Opting Out of [Veterinary] Practice Ownership But Eyeing a Future of Mergers
No, I don’t own a veterinary practice. I can give you a very long list explaining this lapse in my traditional vet career trajectory.
And while on paper it’s a justifiable life choice, I’ll confess: Eschewing practice ownership doesn’t make me feel particularly virtuous or successful as a small-animal practitioner. I suspect the same is true of many of my ambitious colleagues.
Here’s why I’ve opted out (so far):
Money: I attended an expensive school. I had big debts when I graduated (can you say $100K?). I moved to Miami, where almost half of my better-than-average vet income goes into my decidedly unluxurious home (really). And I’m a single parent. To invest in a practice, I’d have to sell my house—not a safe move in this real estate cycle and not a smart option when it comes to my child, either.
Time: Let’s start with, “I’m a single parent” and pretty much leave it at that. Consequently, flexible hours are a requirement for my work. While I don’t mind putting in 80-hour weeks from time to time, it’s the inability to work from home (or work in the half hour here and there for school pickups and orthodontist appointments) that kills me.
Fear of commitment: Life as a practice owner seems all-consuming. I want more from my life than a half-million dollar check in my bank account when I turn 65. Which is not to say this wouldn’t be desirable and laudable, but what would I have to give up? Would I be unable to explore other challenging sidelines to my career, like writing? Would I still be able to go kayaking in the Keys on Sundays?
Though this list sings my own life’s story, conversations with peers echo its sentiments. And lest you think my colleagues similarly feminine in their tales of ownership woe, evidence to the contrary abounds. Most of my sub-40 male counterparts suffer practice ownership anxiety, too.
If this rationale doesn’t resonate with you, you may share one or more of these practice ownership predispositions:
* You graduated with little debt.
* You live in an economically stable area and your income has grown steadily in favorably disproportionate contrast to your expenses.
* You’ve always embraced the concept of practice ownership for its challenges.
* You came of age in a culture where breadwinning was a huge measure of your personal worth.
* Practice ownership was expected as proof of success in your profession.
It’s true, respect for making money and proving your worth with a sizable financial undertaking hasn’t changed much in recent years. Practice ownership still confers significant advantages in terms of prestige and financial remuneration.
That’s why those of us devoid of such an enviable position may feel frustrated and guilty over the prospect of putting off or abandoning the goal of ownership.
Mergers are whence human practitioners sagely migrated in their quest for quality of life, stable economics and the efficient use of high-priced suburban real estate and wickedly expensive equipment.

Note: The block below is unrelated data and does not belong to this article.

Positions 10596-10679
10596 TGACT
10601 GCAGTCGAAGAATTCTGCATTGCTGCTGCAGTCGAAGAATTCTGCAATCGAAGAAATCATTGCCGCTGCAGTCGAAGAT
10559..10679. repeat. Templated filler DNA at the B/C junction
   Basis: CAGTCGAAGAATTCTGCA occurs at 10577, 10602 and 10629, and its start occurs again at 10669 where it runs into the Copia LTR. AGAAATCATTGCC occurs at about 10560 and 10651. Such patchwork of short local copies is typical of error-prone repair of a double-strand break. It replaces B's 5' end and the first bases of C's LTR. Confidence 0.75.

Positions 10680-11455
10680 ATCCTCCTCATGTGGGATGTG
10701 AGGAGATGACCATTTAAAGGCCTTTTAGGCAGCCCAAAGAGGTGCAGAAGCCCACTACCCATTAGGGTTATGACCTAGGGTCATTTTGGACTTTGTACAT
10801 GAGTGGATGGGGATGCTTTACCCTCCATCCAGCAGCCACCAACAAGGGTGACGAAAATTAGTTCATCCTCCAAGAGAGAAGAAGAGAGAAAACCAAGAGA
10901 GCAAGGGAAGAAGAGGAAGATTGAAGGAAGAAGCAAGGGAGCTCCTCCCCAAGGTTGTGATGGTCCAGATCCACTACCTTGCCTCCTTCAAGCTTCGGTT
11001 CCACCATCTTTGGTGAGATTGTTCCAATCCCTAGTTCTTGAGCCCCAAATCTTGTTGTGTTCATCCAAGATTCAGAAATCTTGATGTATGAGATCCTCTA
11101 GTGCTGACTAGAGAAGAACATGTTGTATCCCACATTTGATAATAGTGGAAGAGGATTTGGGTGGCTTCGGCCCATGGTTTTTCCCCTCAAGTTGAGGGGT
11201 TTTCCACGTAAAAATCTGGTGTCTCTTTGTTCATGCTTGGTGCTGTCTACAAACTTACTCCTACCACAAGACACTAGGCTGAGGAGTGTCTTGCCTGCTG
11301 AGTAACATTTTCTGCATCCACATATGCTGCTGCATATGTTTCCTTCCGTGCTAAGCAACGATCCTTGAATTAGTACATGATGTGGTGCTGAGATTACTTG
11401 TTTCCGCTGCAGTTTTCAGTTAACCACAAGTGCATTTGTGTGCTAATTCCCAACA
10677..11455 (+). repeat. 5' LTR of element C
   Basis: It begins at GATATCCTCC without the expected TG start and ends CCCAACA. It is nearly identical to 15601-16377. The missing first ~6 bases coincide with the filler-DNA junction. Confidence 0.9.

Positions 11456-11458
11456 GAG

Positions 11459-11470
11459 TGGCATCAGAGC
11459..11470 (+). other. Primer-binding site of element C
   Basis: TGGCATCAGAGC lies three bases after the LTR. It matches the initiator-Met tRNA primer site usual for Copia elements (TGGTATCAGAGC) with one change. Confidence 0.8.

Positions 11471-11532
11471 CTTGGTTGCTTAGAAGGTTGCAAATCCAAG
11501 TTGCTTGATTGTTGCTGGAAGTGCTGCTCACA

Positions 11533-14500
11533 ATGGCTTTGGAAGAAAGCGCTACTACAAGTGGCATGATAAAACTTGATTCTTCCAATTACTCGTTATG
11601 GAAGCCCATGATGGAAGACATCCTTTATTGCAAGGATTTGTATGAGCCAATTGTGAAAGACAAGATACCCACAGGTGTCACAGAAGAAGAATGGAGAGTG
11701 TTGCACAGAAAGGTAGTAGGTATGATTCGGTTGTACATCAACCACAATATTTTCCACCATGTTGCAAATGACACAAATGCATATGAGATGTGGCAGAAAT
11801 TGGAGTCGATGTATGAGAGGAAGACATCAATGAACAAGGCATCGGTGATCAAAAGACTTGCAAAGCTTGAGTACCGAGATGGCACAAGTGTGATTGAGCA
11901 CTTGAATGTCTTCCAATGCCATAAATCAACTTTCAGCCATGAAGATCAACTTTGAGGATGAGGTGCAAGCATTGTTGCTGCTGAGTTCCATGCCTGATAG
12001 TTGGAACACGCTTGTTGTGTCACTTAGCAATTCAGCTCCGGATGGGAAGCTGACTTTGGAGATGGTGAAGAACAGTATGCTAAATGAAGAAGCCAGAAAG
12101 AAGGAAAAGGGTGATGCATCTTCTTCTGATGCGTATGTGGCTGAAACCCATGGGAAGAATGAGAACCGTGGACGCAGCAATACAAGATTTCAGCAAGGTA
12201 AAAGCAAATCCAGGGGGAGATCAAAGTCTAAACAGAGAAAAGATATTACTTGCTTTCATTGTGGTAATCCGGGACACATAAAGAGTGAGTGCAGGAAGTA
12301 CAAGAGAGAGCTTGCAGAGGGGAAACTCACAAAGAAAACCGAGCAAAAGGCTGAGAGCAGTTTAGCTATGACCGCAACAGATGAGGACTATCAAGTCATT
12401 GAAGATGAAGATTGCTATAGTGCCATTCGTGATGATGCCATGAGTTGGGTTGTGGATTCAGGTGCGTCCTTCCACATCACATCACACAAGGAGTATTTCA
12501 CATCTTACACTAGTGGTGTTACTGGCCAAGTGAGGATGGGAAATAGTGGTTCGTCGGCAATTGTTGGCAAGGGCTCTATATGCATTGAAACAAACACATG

It doesn’t help that earlier generations of professionals express dissatisfaction with what they perceive to be our “slacker” ways in opting out of private practice. “What, you prefer to kayak with your family instead of meeting your financial obligation to them?” To some, my honestly expressed desire for a rich family life is proof positive that our profession is going to hell in a hand basket.
My rejoinder? “If you had over $100,000 in debt when YOU graduated, you’d require regular bouts of stress-relieving exercise, too!”
Yet it’s more complicated than that. Our culture has changed along with our profession’s economics. The synergy of these two forces has changed veterinary medicine as we know it.
This complex shift in attitudes and finances has made way for the following:
More corporate veterinary hospitals whose business plans rest on the opportunity that comes with an excess of independent professional mouths to feed.
More specialists, many of whom select their field based not only on the potential for higher income but the opportunity to work in larger groups with the oft built-in opportunity for buy-in.
Fewer small practices—with an attendant drop in value when it’s time to cash out.
The possibility of a new generation of veterinarians who may end their careers financially dissatisfied because of limited investment opportunities in their profession.
We can wring our hands over the first one and sing the praises of the high-tech savvy in the second, but it’s the third and fourth that really set the larger community of vets on edge, especially those approaching retirement age. It’s these colleagues who imminently face the prospect of a fire sale on their equipment as their clients vanish into the corporate vet vacuum or court neighboring mega-hospitals.